User Interface and Operation
User input is from a single reverse-clicky tail switch. Probably easiest to paste the UI from Simon’s site and work from there (emphasis mine).
Default mode: 2 groups Group 1 (3-Mode): 5% > 40% > 100% Group 2 (5-Mode): 5% > 40% > 100%> Strobe> SOS Notes: 1. **Mode memory function**: if the flashlight is turned on more than 3 seconds, current mode can be memorized. Turn it off and then turn it on, still the original mode. If less than 3 seconds, turn it off and then turn it on, it goes into the next mode. 2. **Low voltage protection** function: when the voltage of battery is 2.9-3.1V, the flashlight flashes 2 times/sec with low brightness, it's a low voltage alarm. 3. **Battery reverse protection**: if your battery is reversed, don't worry, no any problem will happen.
My light is the default 2 mode selection. To pick between those, turn the light into Low mode and wait 5 seconds. When the light flashes, click (half or full click will work), and the other mode group is now selected. What you’ll note here: this means every time you turn the light to “low” you’ll have a flicker after 5 seconds. Is that the end of the world? It’s not, but there should be a more finessed approach to changing mode groups. (Maybe I should be happy that mode groups are an option: my XinTD does not even have this option.)
The UI is simple and easy to grasp. It is a reverse clicky. I like forward clicky lights myself, because I like having a momentary option. If you like a reverse clicky, then this is great! If you don’t like it, then just replace the clicky with a forward, and while you’re at it, change the driver for something very fun from Mtn.
The UI as is, does have memory as mentioned above. I don’t really love mode memory (I prefer most lights to start on low). And thankfully also has low voltage protection.
GearBest only offers the default 2-mode selection. On his store site, Simon offers more choices but each of those choices has less groups. So the offering at GearBest does seem to be the most versatile of the choices.
LED and Beam
The led, a Cree XP-L HI, is surrounded by a smooth reflector. Being a smooth reflector, and an XP-L HI (ie, factory dedomed emitter), one should expect the beam to be quite intense. The Convoy C8 is. It’s a great thrower. (The best thrower your boy here has, as a matter of fact!) When testing the Convoy L6 recently, I was genuinely surprised to note that the XinTD C8 throws better than the L6. The L6 isn’t a thrower, granted, but it’s just so much light. The XP-L HI will throw better than the XinTD C8, which throws better than the L6….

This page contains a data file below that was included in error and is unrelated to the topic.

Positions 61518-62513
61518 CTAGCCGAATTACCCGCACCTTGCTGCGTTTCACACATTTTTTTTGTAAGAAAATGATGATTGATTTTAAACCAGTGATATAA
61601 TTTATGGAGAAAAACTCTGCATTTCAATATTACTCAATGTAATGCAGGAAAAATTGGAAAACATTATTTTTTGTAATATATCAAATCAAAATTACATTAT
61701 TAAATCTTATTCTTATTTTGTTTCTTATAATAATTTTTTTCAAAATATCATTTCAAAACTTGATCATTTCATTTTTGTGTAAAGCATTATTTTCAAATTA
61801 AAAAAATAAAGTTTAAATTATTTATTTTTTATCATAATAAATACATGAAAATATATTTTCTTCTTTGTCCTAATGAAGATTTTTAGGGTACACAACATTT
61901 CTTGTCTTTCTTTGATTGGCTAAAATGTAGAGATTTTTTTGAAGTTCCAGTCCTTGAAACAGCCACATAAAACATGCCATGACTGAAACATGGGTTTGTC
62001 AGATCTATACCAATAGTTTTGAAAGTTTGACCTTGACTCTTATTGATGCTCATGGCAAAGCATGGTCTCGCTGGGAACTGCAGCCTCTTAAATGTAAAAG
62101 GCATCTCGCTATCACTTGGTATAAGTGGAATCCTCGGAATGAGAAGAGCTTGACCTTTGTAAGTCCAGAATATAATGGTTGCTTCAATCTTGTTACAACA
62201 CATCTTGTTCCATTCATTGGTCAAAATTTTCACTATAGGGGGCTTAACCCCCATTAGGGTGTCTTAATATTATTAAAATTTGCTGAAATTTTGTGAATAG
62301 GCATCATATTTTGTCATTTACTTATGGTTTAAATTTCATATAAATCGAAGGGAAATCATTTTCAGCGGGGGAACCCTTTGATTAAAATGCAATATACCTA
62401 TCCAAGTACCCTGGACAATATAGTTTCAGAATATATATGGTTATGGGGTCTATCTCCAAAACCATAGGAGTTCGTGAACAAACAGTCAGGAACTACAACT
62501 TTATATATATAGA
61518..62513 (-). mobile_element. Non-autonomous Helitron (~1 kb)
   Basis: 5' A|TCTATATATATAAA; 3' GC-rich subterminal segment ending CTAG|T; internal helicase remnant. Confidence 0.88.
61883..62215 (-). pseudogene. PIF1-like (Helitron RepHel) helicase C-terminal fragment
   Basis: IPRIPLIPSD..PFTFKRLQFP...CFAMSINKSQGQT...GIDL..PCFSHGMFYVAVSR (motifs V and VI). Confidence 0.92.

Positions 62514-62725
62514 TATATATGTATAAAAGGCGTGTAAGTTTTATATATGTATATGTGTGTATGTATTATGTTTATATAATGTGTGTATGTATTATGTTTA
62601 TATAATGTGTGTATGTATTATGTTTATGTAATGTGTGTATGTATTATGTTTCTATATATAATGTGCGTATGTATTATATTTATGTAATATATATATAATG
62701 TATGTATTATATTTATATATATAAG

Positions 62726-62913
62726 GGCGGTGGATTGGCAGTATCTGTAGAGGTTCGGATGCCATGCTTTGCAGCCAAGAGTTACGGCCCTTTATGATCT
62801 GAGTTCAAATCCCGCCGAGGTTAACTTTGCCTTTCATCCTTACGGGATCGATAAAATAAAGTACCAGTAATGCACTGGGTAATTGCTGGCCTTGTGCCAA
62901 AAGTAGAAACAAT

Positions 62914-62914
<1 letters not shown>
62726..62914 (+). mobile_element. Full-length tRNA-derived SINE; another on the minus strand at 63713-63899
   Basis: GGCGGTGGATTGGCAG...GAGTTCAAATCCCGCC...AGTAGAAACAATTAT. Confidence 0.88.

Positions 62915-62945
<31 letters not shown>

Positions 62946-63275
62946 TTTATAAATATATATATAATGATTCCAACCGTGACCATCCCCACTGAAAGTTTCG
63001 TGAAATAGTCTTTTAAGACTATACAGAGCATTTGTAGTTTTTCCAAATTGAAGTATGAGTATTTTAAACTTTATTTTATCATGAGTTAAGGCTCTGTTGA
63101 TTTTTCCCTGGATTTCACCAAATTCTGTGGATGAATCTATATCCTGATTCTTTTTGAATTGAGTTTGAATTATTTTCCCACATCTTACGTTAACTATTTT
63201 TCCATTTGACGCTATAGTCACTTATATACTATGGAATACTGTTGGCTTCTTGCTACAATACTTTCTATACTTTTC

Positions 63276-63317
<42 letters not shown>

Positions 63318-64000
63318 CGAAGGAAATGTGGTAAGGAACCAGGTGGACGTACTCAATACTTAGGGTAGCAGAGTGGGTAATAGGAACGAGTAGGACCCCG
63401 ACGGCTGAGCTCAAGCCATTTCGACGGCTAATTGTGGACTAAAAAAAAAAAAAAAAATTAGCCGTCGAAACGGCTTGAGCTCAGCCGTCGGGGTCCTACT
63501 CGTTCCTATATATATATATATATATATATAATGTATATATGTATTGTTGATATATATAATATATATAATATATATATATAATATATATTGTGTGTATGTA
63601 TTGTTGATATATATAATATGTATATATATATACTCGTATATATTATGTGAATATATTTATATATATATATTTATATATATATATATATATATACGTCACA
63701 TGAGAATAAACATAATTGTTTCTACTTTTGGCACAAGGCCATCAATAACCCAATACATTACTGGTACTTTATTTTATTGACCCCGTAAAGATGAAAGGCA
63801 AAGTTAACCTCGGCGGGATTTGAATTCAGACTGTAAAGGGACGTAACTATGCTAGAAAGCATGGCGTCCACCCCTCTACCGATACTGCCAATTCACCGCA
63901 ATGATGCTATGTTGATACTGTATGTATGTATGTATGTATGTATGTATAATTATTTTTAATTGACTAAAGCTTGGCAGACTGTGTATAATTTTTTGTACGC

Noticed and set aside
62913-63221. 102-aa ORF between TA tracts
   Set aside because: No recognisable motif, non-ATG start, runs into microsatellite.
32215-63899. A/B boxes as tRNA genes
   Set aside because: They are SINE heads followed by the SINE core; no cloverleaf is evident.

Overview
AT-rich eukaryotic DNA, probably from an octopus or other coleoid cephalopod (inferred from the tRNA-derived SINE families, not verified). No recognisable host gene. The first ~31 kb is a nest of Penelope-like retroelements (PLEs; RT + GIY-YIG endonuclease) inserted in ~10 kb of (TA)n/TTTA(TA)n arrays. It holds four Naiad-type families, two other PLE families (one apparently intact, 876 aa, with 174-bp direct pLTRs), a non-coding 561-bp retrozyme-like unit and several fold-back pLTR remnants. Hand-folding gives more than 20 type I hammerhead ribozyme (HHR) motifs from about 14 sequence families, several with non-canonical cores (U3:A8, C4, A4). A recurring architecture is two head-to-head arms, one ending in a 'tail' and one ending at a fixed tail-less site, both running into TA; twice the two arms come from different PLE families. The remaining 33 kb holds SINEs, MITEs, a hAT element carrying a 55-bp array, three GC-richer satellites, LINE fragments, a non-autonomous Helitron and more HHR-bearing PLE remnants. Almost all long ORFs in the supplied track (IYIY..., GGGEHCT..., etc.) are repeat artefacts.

There’s light spill, but really, not much. Most of the light is nicely directed as you want – throw to an intense spot.
These beamshots are always with the following settings: f8, ISO100, 0.3s shutter, and manual 5000K exposure.
There’s a lanyard included and attached to the light. The light will still tail stand very easily, as the lanyard does not interfere with a flush tail area. There is no place for a clip, nor should there be – the head would make it hard to pocket…. And there is no pouch provided with the light. I’d say that’s one place the package could be more robust – a Nylon pouch would be a great addition to the package.
Size is quoted as 44.5mm x 143mm x 25.6 mm. It’s a pretty typical C8 size, though shorter than my XintD C8. Here you can see it sized against other lights you may know and love. Almost as long as a dollar bill, but much more narrow. The battery tube is the same length as an 18560.
This isn’t really a random comparison, but I did compare it a lot to my XinTD C8, which is the old model. It’s a little longer. Ok maybe a lot longer. The anodizing on the XinTD is shiny and I’d argue, thicker (maybe better). The breakdown is pretty similar. Different drivers, but that’s expected. Tailcaps are vastly different – the XinTD has a brass spring button.
- So much throw.
- Small light (especially considering point number one).
- Well built
Cons and Conundrums
- I’d love to see a GITD (or even LED-lit) button come stock
- No nylon pouch
I love this light and I’m very happy to have it in my arsenal. It’s a great thrower – all I need – and extremely well built. I recommend you buying a bunch!!
Convoy C8 Cree XP-L HI, coupon code is WBC8CM, and it seems to me that works on either of the Convoy C8’s at that link (either of 2 tints GearBest stocks). (Coupon price for the tested tint is $16.73.)
Maybe in your dreams.
Parting shot for real though.
- This light was provided by GeraBest for review. I was not paid to write this review.